It seems that every year, right before Phish is ready to announce a tour, one of their dates slips out on ticketing website Ticketmaster. This year is no exception, as it appears that the jam band is performing on October 16th at the Jacksonville Veterans Memorial Arena in Jacksonville, FL. This Ticketmaster link shows the on sale date to be August 19th, though the link will probably be taken down once it is discovered. The event even comes up when you pull up the Phish artist page on Ticketmaster.Here is a screenshot of the ticketing page in question:On top of that, the website Phish Rumors has this exact date listed in their predicted schedule for the band’s 2016 fall tour. While nothing is for certain, our eyebrows are certainly raised at the possibility that fall tour dates could be announced any day now.Here are the rumored dates that they have listed:10/14 North Charleston Coliseum, North Charleston, SC10/15 North Charleston Coliseum, North Charleston, SC10/16 Jacksonville Veterans Memorial Arena, Jacksonville, FL10/18 Ascend Amphitheater or Municipal Auditorium, Nashville, TN10/19 Ascend Amphitheater or Municipal Auditorium, Nashville, TN10/21 Infinite Energy Arena, Duluth, GA or Verizon Wireless Amphitheater at Encore Park, Alpharetta, GA10/22 Infinite Energy Arena, Duluth, GA or Verizon Wireless Amphitheater at Encore Park, Alpharetta, GA10/25 Verizon Theatre at Grand Prairie, Grand Prairie, TX(Maybe AL/TN/MS)10/26 Verizon Theatre at Grand Prairie, Grand Prairie, TX10/28 MGM Grand Garden Arena, Las Vegas, NV10/29 MGM Grand Garden Arena, Las Vegas, NV10/30 MGM Grand Garden Arena, Las Vegas, NV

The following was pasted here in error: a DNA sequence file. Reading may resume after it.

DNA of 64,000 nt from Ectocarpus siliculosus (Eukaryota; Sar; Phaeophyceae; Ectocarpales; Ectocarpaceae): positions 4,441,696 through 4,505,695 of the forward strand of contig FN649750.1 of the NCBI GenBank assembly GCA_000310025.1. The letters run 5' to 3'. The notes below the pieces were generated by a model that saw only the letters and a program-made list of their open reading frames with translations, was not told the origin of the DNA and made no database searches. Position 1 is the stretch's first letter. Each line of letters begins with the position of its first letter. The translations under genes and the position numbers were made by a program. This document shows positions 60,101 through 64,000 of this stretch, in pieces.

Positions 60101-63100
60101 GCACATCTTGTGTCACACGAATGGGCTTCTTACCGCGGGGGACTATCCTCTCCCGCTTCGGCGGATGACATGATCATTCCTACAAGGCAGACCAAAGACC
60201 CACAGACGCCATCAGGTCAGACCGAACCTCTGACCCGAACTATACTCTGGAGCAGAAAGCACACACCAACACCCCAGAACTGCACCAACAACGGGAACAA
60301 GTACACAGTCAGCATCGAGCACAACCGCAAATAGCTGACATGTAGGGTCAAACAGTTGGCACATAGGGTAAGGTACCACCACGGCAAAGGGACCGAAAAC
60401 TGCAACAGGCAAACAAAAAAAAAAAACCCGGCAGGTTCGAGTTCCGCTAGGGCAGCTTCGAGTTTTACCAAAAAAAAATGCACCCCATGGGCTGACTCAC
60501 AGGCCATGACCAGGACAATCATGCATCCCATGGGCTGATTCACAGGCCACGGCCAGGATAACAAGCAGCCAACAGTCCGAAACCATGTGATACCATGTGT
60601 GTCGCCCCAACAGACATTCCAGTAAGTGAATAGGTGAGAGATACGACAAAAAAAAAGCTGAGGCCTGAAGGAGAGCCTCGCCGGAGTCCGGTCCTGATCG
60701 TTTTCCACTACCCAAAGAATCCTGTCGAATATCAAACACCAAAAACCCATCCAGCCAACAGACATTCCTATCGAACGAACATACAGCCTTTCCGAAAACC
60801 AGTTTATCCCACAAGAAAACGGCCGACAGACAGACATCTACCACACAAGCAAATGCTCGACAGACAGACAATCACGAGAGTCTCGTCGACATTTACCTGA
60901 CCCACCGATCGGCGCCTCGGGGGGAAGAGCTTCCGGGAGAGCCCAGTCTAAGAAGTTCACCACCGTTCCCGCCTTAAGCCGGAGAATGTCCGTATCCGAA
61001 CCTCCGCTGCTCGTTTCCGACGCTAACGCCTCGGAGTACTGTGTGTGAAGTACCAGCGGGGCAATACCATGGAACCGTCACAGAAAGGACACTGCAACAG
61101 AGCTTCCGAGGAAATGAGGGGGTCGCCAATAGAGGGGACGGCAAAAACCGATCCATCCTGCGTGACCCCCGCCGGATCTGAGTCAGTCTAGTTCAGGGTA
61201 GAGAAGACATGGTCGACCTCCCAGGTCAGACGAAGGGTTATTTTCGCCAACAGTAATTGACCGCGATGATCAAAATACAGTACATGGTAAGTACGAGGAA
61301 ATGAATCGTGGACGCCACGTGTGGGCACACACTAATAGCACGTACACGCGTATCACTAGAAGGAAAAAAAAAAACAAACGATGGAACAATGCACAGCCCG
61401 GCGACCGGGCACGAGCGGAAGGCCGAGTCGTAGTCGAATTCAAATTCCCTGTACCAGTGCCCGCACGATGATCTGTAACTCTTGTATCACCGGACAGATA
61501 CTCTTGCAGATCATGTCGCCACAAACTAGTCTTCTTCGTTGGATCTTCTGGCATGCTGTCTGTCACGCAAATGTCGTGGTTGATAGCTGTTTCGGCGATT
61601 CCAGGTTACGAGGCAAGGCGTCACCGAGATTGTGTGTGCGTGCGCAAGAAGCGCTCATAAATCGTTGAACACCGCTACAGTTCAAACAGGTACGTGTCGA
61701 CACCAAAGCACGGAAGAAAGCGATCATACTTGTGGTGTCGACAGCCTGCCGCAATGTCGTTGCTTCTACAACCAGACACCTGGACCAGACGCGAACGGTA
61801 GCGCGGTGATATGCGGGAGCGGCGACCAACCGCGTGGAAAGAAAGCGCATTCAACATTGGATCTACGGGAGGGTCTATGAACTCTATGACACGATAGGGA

BRYAN FAUST/Herald photoIn her third season as Wisconsin’s setter, Jackie Simpson finally seems to have the hang of things.It’s not as if Simpson struggled the past two years, but she has really emerged as one of the Big Ten’s premier passers this year.Through the team’s first 13 matches, Simpson is averaging 13.05 assists per game, good for fourth in the Big Ten and 17th nationally.Simpson has also become much more of a scorer than in the past, confusing opponents with a fake-set attack. While she’s only averaging under one kill per game, Simpson has been extremely efficient with a .400 hitting percentage, something she attributes to her teammates behind her.”A lot of it has to do with our back row players, especially Jocelyn [Wack],” Simpson said. “She’ll be back there to keep an eye out on their blocking and tell me what zone to go to. She’s kind of like my second set of eyes.”Simpson’s individual numbers may not have drastically increased this year, but UW head coach Pete Waite has noticed a great improvement in her game as she is running the team better and opening up many more kill opportunities for the Badgers’ outside hitters.”Her game’s growing,” Waite said of Simpson. “She’s changing and we’ve talked about how much she knows as a setter and that she can bring it in every game.”She’s a crafty setter, she’s deceptive, and when she’s aggressive and does everything she can, she does some great things,” Waite continued. “She’s a tall setter, jumps sets and when she starts throwing the ball down, it really freezes the middle blocker, which opens it up for the other hitters in the offense.”Wack keeps NCAA record aliveJunior libero Jocelyn Wack was in danger of losing her NCAA record of consecutive games with double-digit digs Friday night against Michigan State, as she headed into the third game with only seven digs. Wack dug a couple of balls in the final game to finish the match with 11 digs to just barely eclipse the mark.Wack only needed two games the next night against No. 24 Michigan to keep her record alive, finishing with a match-high 16 digs.Carlini tweaks ankleSenior floor captain Maria Carlini was in a foot brace all week but still started Friday. Sophomore outside hitter Morgan Salow subbed in for her briefly in the second game, but during the third game Carlini took herself out after two straight kills.”She landed hard on her heel and then ran into the pole so she decided she needed a little break right then,” Waite said. “We took her out and I thought Morgan Salow did a nice job, got in there, got a kill and took some good swings to give her a rest when she needed it.”Carlini started Saturday night and played the whole match.Happy Birthday to MayaSaturday marked junior middle blocker Maya Carroll’s 20th birthday, and Waite decided to give her a present of sorts during the third game — some playing time.Following a dead ball at 27-11, Wisconsin’s student section began to sing “Happy Birthday” to Carroll, prompting Waite to insert the middle blocker into the lineup.”That was a little gift from me and the whole team,” Waite said. “We’ve talked about that as a team all the time where we really should have a time where we can put other people in who have been working hard in practice and deserve it in some way, and this is one tonight that was a present from the whole team.”Carroll finished with one kill on one attempt for a perfect 1.000 hitting percentage.